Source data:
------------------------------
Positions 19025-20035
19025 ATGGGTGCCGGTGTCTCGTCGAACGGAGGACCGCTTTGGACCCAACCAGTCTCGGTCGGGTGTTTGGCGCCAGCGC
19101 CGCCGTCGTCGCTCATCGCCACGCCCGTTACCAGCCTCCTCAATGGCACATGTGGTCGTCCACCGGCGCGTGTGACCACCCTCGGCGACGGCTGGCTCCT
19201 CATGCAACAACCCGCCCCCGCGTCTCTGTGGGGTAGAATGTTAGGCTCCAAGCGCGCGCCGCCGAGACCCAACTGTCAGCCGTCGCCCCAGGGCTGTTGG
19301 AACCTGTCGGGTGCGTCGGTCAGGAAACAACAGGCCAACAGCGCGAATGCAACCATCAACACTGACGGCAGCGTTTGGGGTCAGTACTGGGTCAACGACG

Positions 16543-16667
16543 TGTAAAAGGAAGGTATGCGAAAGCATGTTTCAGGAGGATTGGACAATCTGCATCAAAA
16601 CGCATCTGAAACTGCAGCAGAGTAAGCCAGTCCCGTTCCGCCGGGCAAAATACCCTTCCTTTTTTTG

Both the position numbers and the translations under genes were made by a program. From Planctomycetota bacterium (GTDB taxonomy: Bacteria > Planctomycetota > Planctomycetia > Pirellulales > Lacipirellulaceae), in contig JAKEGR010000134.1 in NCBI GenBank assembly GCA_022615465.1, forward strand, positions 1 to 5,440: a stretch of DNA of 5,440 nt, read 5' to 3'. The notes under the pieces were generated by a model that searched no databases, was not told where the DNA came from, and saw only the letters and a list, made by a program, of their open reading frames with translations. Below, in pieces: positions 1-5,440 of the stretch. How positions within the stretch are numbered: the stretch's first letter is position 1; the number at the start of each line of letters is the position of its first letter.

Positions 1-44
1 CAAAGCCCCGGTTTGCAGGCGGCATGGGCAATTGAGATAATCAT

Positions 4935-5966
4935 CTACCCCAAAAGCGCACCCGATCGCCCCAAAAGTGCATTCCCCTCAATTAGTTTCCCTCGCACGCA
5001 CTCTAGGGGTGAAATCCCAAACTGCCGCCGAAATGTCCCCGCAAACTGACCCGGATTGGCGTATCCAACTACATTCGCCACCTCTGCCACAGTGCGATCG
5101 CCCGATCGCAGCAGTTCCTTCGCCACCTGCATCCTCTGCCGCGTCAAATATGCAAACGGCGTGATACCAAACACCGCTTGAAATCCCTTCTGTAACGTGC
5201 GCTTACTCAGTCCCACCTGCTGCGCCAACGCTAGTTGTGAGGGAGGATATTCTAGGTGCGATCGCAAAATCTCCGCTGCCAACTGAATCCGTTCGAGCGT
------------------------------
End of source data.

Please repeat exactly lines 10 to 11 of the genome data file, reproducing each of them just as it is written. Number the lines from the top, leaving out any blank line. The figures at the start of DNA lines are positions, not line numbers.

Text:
Positions 1-44
1 CAAAGCCCCGGTTTGCAGGCGGCATGGGCAATTGAGATAATCAT